Internet Shakespeare Editions

Author: William Shakespeare
Not Peer Reviewed

Hamlet (Quarto 1, 1603)


Prince of Denmarke.
Enter Hamlet and the Players.
Ham. Pronounce me this speech trippingly a the tongue
as I taught thee,
1850Mary and you mouth it, as a many of your players do
I'de rather heare a towne bull bellow,
Then such a fellow speake my lines.
Nor do not saw the aire thus with your hands,
But giue euery thing his action with temperance.
O it offends mee to the soule, to heare a rebustious periwig
To teare a passion in totters, into very ragges,
To split the eares of the ignoraut, who for the
Most parte are capable of nothing but dumbe shewes and
1860I would haue such a fellow whipt, for o're doing, tarmagant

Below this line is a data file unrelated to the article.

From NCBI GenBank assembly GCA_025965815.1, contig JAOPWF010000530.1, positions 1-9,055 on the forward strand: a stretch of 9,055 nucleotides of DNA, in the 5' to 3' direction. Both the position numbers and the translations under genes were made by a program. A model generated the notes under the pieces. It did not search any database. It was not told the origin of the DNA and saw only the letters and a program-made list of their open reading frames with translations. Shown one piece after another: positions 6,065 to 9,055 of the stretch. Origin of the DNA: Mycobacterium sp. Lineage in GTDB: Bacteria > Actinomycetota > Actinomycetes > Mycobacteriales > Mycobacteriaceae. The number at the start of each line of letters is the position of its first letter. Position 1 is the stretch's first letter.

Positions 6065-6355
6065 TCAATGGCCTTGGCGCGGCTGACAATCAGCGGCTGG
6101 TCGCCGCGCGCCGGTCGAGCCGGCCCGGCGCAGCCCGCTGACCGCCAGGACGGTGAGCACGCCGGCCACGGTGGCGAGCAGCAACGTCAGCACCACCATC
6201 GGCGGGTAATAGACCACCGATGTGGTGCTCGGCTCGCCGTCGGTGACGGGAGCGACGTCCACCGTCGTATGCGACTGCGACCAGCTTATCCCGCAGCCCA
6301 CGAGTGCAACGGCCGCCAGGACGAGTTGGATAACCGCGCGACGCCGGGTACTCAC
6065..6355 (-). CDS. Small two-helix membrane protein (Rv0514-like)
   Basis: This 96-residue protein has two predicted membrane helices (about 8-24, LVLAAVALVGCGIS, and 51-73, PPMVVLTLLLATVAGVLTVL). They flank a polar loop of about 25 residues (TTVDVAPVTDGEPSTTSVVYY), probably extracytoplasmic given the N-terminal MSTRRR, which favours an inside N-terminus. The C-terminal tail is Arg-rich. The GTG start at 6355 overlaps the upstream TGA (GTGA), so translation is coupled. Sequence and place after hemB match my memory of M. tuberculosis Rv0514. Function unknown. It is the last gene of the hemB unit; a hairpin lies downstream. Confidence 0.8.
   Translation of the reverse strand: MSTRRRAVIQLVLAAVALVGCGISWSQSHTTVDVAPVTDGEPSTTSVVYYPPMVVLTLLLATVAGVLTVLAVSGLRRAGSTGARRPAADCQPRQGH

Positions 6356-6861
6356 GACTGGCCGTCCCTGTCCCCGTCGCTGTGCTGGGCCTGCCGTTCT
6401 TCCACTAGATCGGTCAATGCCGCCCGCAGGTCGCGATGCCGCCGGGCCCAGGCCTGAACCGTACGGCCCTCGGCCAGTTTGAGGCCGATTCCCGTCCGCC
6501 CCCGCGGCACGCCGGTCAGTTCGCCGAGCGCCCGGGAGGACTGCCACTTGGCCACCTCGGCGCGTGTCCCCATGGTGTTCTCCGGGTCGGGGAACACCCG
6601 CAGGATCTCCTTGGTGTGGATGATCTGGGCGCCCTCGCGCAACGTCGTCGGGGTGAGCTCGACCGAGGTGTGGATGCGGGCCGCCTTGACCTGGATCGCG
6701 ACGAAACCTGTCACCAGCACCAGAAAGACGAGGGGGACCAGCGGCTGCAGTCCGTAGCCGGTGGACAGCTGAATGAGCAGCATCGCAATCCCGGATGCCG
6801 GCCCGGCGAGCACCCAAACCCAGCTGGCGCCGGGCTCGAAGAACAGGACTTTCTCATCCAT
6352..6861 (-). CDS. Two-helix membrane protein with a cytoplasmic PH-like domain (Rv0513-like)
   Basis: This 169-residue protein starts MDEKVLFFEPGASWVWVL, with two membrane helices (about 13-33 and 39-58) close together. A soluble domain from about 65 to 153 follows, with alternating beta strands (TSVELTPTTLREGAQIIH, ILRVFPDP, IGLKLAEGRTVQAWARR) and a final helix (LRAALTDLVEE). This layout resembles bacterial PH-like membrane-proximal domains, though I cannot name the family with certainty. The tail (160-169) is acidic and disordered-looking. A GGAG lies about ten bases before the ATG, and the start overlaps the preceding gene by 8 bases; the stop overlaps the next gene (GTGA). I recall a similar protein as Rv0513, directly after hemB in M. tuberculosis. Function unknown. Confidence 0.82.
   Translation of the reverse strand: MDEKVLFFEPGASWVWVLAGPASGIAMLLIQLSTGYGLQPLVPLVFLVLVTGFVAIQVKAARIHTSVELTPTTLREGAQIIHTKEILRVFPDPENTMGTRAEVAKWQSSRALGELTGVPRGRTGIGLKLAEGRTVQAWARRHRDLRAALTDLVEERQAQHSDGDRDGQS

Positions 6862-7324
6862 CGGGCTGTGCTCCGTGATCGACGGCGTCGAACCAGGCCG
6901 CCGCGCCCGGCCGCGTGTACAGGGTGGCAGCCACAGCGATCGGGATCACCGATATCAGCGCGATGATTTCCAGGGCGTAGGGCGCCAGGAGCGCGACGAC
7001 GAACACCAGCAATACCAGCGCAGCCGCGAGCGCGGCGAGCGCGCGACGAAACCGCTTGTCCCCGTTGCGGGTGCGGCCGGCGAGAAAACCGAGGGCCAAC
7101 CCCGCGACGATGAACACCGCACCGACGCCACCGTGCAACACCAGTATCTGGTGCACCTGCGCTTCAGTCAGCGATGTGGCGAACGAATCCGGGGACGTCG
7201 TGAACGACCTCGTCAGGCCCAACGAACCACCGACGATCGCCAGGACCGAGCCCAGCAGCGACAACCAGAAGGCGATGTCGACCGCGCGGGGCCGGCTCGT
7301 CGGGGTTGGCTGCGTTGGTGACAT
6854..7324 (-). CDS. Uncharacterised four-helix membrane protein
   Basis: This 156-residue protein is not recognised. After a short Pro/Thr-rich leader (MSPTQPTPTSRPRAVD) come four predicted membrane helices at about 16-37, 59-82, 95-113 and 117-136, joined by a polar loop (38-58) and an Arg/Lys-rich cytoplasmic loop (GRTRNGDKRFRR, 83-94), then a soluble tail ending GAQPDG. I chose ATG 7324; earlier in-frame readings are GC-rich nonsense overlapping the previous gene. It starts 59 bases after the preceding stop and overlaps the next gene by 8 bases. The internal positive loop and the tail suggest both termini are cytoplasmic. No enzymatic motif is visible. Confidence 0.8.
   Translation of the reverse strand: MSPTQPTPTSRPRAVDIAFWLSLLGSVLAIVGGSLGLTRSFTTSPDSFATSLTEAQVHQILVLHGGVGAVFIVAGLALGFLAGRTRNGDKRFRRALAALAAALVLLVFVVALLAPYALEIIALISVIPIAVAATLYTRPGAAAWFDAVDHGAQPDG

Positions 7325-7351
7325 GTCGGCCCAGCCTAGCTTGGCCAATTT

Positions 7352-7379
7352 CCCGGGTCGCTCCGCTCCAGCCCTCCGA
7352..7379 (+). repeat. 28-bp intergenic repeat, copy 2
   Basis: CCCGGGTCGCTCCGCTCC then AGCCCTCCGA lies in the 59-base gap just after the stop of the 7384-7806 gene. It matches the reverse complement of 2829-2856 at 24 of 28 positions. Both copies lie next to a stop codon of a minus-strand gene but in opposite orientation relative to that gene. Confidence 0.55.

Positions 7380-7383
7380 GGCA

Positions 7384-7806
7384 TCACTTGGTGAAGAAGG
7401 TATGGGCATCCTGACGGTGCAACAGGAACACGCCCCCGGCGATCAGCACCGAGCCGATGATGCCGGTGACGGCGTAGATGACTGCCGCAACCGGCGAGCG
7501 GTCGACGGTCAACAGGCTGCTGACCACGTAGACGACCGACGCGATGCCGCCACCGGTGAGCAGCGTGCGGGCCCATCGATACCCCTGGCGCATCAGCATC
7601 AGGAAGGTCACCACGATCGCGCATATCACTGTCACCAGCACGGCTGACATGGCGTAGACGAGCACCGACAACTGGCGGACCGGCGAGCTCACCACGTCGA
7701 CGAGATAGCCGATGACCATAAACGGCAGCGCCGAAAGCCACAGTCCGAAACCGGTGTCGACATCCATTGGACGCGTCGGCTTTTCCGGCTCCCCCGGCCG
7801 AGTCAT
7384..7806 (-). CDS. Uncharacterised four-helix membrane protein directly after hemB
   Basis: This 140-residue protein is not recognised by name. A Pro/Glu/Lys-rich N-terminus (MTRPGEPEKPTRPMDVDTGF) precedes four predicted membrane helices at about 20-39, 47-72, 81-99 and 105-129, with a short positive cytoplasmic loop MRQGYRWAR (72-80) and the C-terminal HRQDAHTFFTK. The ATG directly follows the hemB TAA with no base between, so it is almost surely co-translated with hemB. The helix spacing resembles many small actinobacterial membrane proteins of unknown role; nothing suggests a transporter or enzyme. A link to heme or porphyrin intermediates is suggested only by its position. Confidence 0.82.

It out, Herodes Herod.
players My Lorde, wee haue indifferently reformed that
1885among vs.
Ham. The better, the better, mend it all together:
There be fellowes that I haue seene play,
And heard others commend them, and that highly too,
That hauing neither the gate of Christian, Pagan,
1880Nor Turke, haue so strutted and bellowed,
That you would a thought, some of Natures journeymen
Had made men, and not made them well,
They imitated humanitie, so abhominable:
Take heede, auoyde it.
players I warrant you my Lord.
Ham. And doe you heare? let not your Clowne speake
More then is set downe, there be of them I can tell you
That will laugh themselues, to set on some
Quantitie of barren spectators to laugh with them,
1890Albeit there is some necessary point in the Play
Then to be obserued: O t'is vile, and shewes
A pittifull ambition in the foole the vseth it.
1892.1And then you haue some agen, that keepes one sute
Os ieasts, as a man is knowne by one sute of
Apparell, and Gentlemen quotes his ieasts downe
F2
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